Tune detection parameters to capture events while bypassing false
positives
Database Security
Best Practices
Data Security Risk and Compliance
Life Cycle
Lifecycle
Component
Purpose
Discover Produce a database or asset inventory
Classify Finds sensitive data to determine business
value of systems and associated regulatory
requirements
Assess Scan databases for vulnerabilities,
misconfigurations / configuration changes,
and user entitlements
Prioritize Combine info from classify and assess
phases to determine what to fix, what to
mitigate through compensating controls
(monitoring), and in what order to do the work
Fix Create and run fix scripts, apply patches,
create monitoring policies to implement
compensating controls
Monitor Audit privileged access and access to
sensitive data. Monitor for exploits and
suspicious or unusual behavior
Best Practices Methodology
DbProtect
Database Security Best Practices
Address Risk
Document risks and controls
Align business and IT goals
Develop business case for investment
in security
Establish Controls
Set responsibilities and accountability
Establish mechanisms for reporting and
assessment
Apply the principle of least privilege and
role based access controls
Implement policies and procedures to
minimize exposure
Assess Security Posture
Assess database security risks
Determine processes, applications and systems affected
Prioritize risk and establish work plan
Implement Monitoring
Implement the program
Monitor risks and controls
Distribute reports to provide perspective to
executive teams
Test and remediate
Audit and attest
Measure and monitor readiness
How Do You Secure Databases?
Start with a Secure Configuration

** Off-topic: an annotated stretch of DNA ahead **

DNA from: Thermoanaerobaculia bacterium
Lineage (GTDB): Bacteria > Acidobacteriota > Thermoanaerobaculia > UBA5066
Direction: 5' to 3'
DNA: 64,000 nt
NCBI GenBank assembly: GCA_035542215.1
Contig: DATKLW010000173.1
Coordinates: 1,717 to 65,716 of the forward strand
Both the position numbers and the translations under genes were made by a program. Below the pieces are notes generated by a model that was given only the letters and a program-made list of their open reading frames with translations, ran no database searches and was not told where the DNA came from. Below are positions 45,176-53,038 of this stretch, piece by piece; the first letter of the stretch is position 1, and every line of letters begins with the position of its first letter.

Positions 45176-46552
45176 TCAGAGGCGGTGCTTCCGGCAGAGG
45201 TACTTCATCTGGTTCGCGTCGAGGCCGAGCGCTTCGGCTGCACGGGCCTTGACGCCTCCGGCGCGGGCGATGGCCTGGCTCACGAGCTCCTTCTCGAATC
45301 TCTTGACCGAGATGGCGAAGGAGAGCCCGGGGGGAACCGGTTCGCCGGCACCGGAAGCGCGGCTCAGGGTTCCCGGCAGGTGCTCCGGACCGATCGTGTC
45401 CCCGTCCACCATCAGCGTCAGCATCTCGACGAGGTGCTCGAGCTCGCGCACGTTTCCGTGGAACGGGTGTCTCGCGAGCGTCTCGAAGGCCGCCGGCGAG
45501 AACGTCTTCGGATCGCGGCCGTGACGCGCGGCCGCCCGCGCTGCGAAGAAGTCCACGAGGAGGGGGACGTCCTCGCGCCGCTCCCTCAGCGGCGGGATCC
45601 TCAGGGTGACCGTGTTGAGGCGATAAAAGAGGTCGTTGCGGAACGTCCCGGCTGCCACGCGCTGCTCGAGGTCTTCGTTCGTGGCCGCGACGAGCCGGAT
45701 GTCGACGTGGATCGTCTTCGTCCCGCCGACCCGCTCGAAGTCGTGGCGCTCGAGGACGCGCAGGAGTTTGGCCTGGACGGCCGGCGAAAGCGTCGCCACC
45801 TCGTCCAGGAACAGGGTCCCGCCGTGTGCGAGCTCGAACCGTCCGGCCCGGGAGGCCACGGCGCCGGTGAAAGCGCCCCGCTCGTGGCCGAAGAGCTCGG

Stay Patched
Stay on top of all the security alerts and bulletins
Implement the Principal of Least Privilege
Review User Rights to ensure all access is appropriate
Defense in Depth / Multiple Levels of Security
Regularly scan your databases for vulnerabilities
Fix the problems reported!
Implement database activity monitoring
and database intrusion detection
Especially if you cant stay patched!
Encryption of data-in-motion / data-at-rest
Audit Your Database Environment
TODAY!
Check for object and system
permissions:
Check views, stored
procedures, tables, etc.
permissions.
Look for new database
installations:
Specifically third party database
installations.
Search for users with DBA
privileges:
This helps to detect intrusions,
elevation of privileges, etc.
Audit database configuration
and settings:
If security configurations or
settings are changed for
instance by a system upgrade,
patch, etc.
Check database system objects
against changes:
Detecting system changes you
haven't applied could mean that
a rootkit is present.
HOW TO: Protect Against Attacks
Set a good password policy:
Use strong passwords or
passphrases.
Keep up to date with security
patches:
Try to install patches as fast as you
can. Database vulnerabilities are
serious and sometimes a database
server can be easily compromised
with just a simple query.
Always test patches for some time
on non-production databases
Protect access to the database
server:
Allow connections only from
trusted hosts and block non used
ports and outbound connections.
Establish exceptions for special
instances like replication, linked
databases, etc.
Disable all non used functionality:
Excess functionality can lead to
vulnerabilities
Use selective encryption:
At network level: use SSL,
database proprietary protocols.
At file level for backups, laptops,
etc.
HOW TO: Protect Against Attacks
Set a good password policy:
Use strong passwords or passphrases.
Keep up to date with security patches:
Try to install patches as fast as you can. Database vulnerabilities are
serious and sometimes a database server can be easily
compromised with just a simple query.
Always test patches for some time on non-production databases